When professors at Northern Virginia Community College asked state Sen. Clive L. DuVal II (D-Fairfax) what they could do to get more money, he had a very specific suggestion: Hire a lobbyist.
So the professors, unaccustomed to political activism, decided to follow DuVal's advice.
Several months ago they incorporated as the Community College Faculty Political Action Committee, and when the General Assembly opened early this month, the committee, known by the unwieldy acronym COCOFACPAC, had a representative pleading its case in Richmond.
The primary task for the lobbyist -- Elaine Kent, a Fairfax resident long active in county Democratic affairs -- will be to seek higher salaries for community college faculties.
"Faculty members are voters and they are taxpayers," says Vivian Kallen, a government and politics professor at the Annandale campus of Northern Virginia Community College and chairman of the Political Action Committee. "When you're thinking in terms of the lag in faculty salaries, it's only natural to think in terms of going to the legislature."
Kent is paid $1,000 a year to lobby for the professors. The faculty of Thomas Nelson Community College in Hamption has joined the effort, and the group hopes professors at all 23 community colleges in Virginia eventually will support the Political Action Committee.
Coincidentally with the lobbying effort, the administration at Northern Virginia Community College has launched its own drive to persuade legislators to restore $2.4 million cut from the school's 1980-81 budget by Gov. John N. Dalton.
Cecil W. Shuler, acting president of the college, says the funds are needed to avoid faculty and staff cuts, to buy books for the library, to expand the Alexandria campus, to increase faculty salaries and to maintain a fulltime-parttime faculty ratio of about 65 percent to 35 percent.
"If we don't get the money, we'll have to retrench," says Shuler. "I have some real concerns about whether we can really do our job."
Faculty members are as concerned about money as the administration. Political Action Committee Chairman Kallen, a former Democratic candidate for the House of Delegates and a campaign coordinator for Sen. DuVal, said community college faculties have been complaining for years about low salaries, but no one had ever considered doing anything about it.
Kent, the woman faculty members hope will "do something about it," already has one success to her credit. Last year she coordinated the lobbying campaign that resulted in the formation of a law school at George Mason University.
"If you're down here (in Richmond) talking to the legislators, then they're going to listen to your views," said Kent, who plans to spend about three days each week in the state capital.
In addition to her salary from the community college faculties, Kent is being paid $200 for expenses and another $125 a week for a civic group in Williamsburg that is opposing expansion of the football stadium at the College of William and Mary.
"I'm doing this basically for the experience and because I believe in it," said Kent. "I'm trying to help the people who can't really afford lobbyists. s
"I'm trying to present the case that the community college teachers have been underpaid for years. Most of the legislators I have talked to are in favor of an increase, but I don't have a commitment."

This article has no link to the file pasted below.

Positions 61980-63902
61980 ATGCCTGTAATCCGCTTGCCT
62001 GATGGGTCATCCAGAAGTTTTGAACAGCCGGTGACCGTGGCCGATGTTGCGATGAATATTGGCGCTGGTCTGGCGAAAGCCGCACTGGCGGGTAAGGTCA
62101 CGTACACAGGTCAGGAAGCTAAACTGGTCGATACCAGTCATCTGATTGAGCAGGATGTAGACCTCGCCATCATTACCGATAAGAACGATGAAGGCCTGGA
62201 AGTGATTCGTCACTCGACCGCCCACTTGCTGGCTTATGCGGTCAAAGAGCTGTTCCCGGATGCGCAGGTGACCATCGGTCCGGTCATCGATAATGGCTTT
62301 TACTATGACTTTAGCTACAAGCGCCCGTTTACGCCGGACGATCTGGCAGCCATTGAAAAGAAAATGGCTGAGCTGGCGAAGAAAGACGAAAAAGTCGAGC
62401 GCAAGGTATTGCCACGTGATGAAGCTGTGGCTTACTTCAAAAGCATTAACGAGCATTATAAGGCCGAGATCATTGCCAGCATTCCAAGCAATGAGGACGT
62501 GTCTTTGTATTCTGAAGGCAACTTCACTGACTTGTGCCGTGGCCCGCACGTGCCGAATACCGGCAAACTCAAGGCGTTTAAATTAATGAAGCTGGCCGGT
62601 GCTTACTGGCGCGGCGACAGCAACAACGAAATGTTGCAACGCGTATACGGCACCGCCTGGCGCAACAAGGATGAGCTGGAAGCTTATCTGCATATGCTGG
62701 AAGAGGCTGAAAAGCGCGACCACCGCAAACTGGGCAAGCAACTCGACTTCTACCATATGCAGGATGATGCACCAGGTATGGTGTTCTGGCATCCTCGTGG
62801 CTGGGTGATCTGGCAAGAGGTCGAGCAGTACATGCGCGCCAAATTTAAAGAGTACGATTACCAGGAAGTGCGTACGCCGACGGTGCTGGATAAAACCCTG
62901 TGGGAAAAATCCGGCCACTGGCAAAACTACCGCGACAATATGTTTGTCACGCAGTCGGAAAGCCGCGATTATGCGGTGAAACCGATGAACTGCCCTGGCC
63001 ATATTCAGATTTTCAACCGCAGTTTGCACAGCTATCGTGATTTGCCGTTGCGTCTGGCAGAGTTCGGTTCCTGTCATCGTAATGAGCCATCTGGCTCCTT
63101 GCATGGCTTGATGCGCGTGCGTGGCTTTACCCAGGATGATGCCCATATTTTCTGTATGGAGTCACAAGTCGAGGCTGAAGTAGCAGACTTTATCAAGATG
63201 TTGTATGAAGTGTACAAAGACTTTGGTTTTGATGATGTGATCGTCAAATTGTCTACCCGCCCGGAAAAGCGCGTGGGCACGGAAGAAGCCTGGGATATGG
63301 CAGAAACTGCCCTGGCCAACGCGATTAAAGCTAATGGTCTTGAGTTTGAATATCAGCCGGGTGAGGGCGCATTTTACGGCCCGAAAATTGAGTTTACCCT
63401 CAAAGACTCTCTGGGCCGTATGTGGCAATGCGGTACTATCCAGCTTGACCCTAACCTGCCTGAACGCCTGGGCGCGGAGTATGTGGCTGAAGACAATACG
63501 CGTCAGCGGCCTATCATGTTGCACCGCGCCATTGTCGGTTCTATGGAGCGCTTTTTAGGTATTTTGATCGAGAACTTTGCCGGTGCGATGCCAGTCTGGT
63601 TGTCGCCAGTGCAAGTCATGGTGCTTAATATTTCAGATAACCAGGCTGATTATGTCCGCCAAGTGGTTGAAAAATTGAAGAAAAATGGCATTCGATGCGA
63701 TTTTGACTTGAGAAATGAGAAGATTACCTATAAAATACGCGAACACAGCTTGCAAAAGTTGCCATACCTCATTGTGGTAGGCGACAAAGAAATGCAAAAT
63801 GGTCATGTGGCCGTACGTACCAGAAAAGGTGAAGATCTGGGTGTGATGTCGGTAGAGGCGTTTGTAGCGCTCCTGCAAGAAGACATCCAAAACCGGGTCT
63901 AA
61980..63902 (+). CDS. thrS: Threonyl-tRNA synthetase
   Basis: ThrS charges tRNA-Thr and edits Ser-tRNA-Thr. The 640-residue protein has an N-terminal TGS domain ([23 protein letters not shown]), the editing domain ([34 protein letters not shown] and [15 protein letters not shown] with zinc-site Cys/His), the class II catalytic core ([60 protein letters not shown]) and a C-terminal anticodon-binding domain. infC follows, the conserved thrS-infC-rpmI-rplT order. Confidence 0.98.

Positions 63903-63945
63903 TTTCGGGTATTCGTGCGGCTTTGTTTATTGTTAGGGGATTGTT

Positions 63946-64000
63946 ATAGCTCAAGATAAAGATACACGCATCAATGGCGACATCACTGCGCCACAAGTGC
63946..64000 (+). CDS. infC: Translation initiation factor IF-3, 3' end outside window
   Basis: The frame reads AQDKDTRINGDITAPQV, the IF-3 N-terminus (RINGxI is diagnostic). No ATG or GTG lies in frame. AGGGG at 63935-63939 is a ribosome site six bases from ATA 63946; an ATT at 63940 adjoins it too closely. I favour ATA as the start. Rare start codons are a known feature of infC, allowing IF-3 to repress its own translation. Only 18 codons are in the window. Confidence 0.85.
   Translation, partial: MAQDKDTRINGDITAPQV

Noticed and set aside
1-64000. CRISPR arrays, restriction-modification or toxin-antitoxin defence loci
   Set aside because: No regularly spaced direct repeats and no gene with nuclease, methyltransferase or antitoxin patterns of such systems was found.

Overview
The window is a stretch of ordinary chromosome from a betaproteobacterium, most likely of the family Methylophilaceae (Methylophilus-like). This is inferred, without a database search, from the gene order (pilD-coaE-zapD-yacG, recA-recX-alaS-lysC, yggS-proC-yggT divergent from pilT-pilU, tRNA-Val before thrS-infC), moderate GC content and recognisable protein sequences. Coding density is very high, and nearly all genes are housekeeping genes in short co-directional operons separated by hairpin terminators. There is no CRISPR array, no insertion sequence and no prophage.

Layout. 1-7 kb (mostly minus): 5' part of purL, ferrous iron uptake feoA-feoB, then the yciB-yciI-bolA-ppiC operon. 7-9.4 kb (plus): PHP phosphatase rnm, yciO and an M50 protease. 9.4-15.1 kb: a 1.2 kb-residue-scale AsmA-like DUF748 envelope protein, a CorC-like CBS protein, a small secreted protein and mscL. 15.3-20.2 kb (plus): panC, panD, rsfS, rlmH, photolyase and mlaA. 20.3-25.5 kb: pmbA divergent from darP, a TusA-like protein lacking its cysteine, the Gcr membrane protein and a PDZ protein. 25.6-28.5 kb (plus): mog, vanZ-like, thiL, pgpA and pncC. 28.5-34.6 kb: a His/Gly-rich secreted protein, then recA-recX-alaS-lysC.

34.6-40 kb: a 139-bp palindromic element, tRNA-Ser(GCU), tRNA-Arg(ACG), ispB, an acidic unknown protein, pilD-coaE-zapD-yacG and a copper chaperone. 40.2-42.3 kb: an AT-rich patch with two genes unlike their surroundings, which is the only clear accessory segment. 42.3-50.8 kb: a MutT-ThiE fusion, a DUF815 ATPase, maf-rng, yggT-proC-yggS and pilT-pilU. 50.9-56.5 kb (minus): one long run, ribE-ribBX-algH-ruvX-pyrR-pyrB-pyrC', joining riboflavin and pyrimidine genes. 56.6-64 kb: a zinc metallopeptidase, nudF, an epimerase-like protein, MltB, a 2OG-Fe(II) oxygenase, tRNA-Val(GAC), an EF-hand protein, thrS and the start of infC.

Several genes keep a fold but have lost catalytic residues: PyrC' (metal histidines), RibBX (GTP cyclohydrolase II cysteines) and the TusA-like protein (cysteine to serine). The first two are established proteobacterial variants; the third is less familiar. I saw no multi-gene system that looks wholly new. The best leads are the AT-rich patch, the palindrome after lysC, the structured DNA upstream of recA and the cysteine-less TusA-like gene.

To raise money for Kent's salary, faculty members gave a party in December at DuVal's home. The gathering netted almost $1,000, and another $400 was collected at Thomas Nelson Community College in Hampton.
The argument that Kent will be presenting in Richmond is one formulated by the faculties. They contend that, even by the standards of the state's own guidelines, community college teachers have been underpaid for years, compared with faculties at other Virginia colleges.
"In the period of rapid growth during the early years of the community college system, the faculty adopted the necessity of subordinating salary needs to the overall growth of the system," argues the Political Action Committee in a report to the legislature. "Today, growth has leveled off; faculty salary needs must be addressed and long-standing inequities corrected.
In Virginia, college faculty salaries are set at a percentage of "benchmark" -- the national average paid at similar institutions.
For community colleges this year, the average salary nationally was $19,650, but in Virginia it was $16,500, or approximately 84 percent of the benchmark level. By contrast, faculty members at the University of Virginia last year were paid an average of $23,207, or 97.5 percent of the benchmark figure for comprehensive, doctoral-program institutions.
For next year, Virginia community colleges have set a goal, an average salary of $19,475, or 95 percent of the benchmark figure of $20,550.
"What we're saying is that we want to play catch-up with our sister institutions," said Kallen. "We have a lower benchmark to begin with and we're funded at a much lower percentage of benchmark."
On the five campuses of Northern Virginia Community College, according to assistant to the president James Bradley, budget reductions proposed by Dalton would force the school to cut the full-time faculty from 540 to 498 and increase part-time positions from 253 to 266.
Additional cuts proposed by Dalton would block the proposed purchases of John Tyler Elementary School from the City of Alexandria for use as an addition to the college's Alexandria campus, and would reduce to 7 percent a proposed 9 percent faculty pay raise.